Mad About You was an award-winning 90s sitcom starring Paul Reiser and Helen Hunt, as Paul and Jamie Buchman respectively. It aired on NBC for 7 seasons, from 1992-1999, and won 5 Emmy awards.
I remember watching an episode here and there on TV as a kid, but never really watched the whole show until recently. I consider myself something of a sitcom buff, and I’ve watched most of the classic TV sitcoms by this point. At some point they’ve all crossed the line into misogyny, but considering the state of American society today that’s not particularly surprising.
However, Helen Hunt famously won the Emmy for Jamie Buchman four years in a row, so I did have some expectations coming in. I literally hate-watched the first four seasons until I just couldn’t take it anymore. Considering the fact that I’ve been watch, and often enjoy, 6 seasons of The League, I think that’s saying something.
And this was before I had my education in feminism, when I was less conscious of the way sexism and misogyny affect our society.
1. Most of the episodes are written by men.
Now that I’ve become more woke, I’m less tolerant of men trying to write for women’s voices. It takes a team of writers to make each episode, and if post-2010 television has taught us anything, it’s that diversity in the writer’s room pays off.
But it’s not a secret that comedy is a boy’s club and I doubt there were too many women in the writer’s room on Mad About You. Don’t believe me? Look at the Jeannie Gaffigan character on The Jim Gaffigan Show, another autobiographical sitcom based on the life of, another, white male comic.
They co-write the show, and she’s the most realistic female character I’ve seen on TV, maybe ever.
2. The female characters are so one-dimensional.
I don’t expect women on TV or in movies to be likable. I love Mindy Lahiri, who is arguably very unlikable. But the best thing about Jamie is that she loves Paul. Lisa is just a trainwreck. Sylvia, Paul’s mom only lives for her family. Fran is another walking tired trope, the compulsive micro-manager. Theresa Stemple, Jamie’s mother, is toxic to both her daughters.
Literally every female character is just a tired trope.
I’m not saying women don’t micromanage, toxic monster-in-laws don’t exist, or even that there aren’t women with crippling mental illness.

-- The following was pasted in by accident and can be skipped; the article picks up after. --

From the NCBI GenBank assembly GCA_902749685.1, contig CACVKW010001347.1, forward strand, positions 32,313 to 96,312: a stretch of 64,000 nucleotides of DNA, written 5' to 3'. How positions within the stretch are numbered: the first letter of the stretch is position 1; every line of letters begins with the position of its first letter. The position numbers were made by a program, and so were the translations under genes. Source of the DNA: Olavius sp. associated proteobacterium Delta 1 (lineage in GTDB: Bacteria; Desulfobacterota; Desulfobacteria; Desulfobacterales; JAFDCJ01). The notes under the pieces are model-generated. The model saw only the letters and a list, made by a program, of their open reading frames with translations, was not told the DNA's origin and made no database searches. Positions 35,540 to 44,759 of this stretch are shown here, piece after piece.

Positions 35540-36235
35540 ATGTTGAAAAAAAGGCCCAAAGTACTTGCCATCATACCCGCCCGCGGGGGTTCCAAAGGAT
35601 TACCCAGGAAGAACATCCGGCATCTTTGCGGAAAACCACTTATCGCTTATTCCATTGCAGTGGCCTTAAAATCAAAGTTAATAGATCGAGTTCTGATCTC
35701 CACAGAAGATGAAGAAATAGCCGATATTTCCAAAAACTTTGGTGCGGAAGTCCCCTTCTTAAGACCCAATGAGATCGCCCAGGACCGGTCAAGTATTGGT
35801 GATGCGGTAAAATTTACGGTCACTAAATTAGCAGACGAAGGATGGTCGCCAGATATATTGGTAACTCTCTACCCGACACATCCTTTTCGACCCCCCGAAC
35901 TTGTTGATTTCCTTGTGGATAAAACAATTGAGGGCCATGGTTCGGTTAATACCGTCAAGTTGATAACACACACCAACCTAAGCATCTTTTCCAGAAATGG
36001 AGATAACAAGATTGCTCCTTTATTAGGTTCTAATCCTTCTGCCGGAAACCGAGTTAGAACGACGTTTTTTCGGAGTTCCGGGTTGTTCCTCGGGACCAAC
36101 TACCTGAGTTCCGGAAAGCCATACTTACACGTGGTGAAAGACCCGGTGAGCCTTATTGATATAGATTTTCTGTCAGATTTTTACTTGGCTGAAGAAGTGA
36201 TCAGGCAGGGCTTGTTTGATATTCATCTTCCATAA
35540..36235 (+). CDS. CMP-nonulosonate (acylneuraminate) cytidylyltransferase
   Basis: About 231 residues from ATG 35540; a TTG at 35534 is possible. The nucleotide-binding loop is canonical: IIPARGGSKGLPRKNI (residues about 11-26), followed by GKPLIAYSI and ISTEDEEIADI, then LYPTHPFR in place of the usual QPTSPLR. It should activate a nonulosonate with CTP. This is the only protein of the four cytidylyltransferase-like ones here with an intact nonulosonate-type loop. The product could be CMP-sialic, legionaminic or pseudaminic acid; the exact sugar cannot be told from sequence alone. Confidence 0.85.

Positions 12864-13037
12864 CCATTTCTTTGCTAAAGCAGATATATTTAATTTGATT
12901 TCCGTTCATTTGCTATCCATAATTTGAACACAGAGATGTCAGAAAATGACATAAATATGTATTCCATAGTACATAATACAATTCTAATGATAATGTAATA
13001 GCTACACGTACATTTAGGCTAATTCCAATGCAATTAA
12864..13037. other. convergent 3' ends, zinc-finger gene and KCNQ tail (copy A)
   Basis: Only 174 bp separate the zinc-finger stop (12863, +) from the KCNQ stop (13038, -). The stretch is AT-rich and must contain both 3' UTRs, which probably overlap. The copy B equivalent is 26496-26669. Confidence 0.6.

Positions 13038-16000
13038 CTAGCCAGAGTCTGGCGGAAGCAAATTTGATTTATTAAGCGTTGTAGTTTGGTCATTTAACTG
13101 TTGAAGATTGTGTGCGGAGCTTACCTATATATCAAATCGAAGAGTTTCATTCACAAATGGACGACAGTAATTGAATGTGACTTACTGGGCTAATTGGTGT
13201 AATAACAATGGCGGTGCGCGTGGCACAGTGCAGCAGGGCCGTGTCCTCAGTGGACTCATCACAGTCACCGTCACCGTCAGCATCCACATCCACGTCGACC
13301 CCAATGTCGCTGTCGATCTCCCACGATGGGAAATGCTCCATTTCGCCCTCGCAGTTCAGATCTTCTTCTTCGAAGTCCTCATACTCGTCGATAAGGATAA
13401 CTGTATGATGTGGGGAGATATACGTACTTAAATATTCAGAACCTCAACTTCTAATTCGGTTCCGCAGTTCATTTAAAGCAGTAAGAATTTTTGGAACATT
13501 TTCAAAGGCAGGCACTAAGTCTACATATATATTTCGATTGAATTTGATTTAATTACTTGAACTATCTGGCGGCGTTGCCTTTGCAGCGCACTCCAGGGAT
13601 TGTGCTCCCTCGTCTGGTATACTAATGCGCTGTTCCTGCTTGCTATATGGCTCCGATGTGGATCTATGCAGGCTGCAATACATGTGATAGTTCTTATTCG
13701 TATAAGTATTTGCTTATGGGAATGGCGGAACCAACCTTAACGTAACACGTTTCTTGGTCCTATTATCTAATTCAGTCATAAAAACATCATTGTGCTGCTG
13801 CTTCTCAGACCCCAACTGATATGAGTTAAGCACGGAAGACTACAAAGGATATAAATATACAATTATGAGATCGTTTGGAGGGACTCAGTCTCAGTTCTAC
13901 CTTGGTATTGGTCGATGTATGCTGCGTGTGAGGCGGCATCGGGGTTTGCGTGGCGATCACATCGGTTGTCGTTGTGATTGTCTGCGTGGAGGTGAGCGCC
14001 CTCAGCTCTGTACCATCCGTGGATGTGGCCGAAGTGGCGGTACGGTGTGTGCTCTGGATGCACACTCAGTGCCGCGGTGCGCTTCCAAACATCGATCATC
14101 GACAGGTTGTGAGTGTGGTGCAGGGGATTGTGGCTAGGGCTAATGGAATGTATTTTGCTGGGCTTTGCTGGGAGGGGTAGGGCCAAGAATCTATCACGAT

What I’m saying is that isn’t all that they are. Women are complex people, with varying good and bad qualities.
That is not reflected in the writing on this show.
3. The female relationships are unrealistic.
For starters they’re annoying AF. The women don’t seem to like each at all. They just tolerate each other for some reason or another. Not to mention the relationship between the female relatives. They’re just all so cliche.
The sister dynamic between Jamie and Lisa is so one-dimensional. When has anyone ever seen a sibling relationship between two sisters lacking any depth whatsoever?
Fran and Jamie’s friendship lacks the warmth to make it believable. And the toxic mother-daughter relationship between Jamie, Lisa, and their mother is somehow not believable and tired at the same time.
4. Almost every single episode is directed by a man.
The director is the one that brings the script to life, so their interpretation has a lot of impact on the episodes they direct. Over twenty years have passed since this show premiered, yet most directors in Hollywood are still male. Like, an overwhelming majority.
Very few episodes were directed by women.
So this issue, compiled with a lack of diversity in the writer’s room, results in very uninteresting female characters. It might as well have been called the Paul Reiser show, because he was the best part of the show.
And that’s not a coincidence.
It’s because, while Paul Reiser is a great comedian, the material he had to work with was award-winning. The writing and direction for Paul Buchman’s character were fantastic. The same cannot be said for Jamie Buchman, who, for some reason, was lauded for her realism.
I hate Ursula, which is the point. I get it.
But Ursula is only funny as a foil to Phoebe. Without Phoebe, she’s just another problematic, one-dimensional female character. As a millennial born in 1989, I knew Ursula from Friends, not from Mad About You.
On Friends, she makes sense. On this show, she’s just another example of the problematic way women are represented in comedy and on television.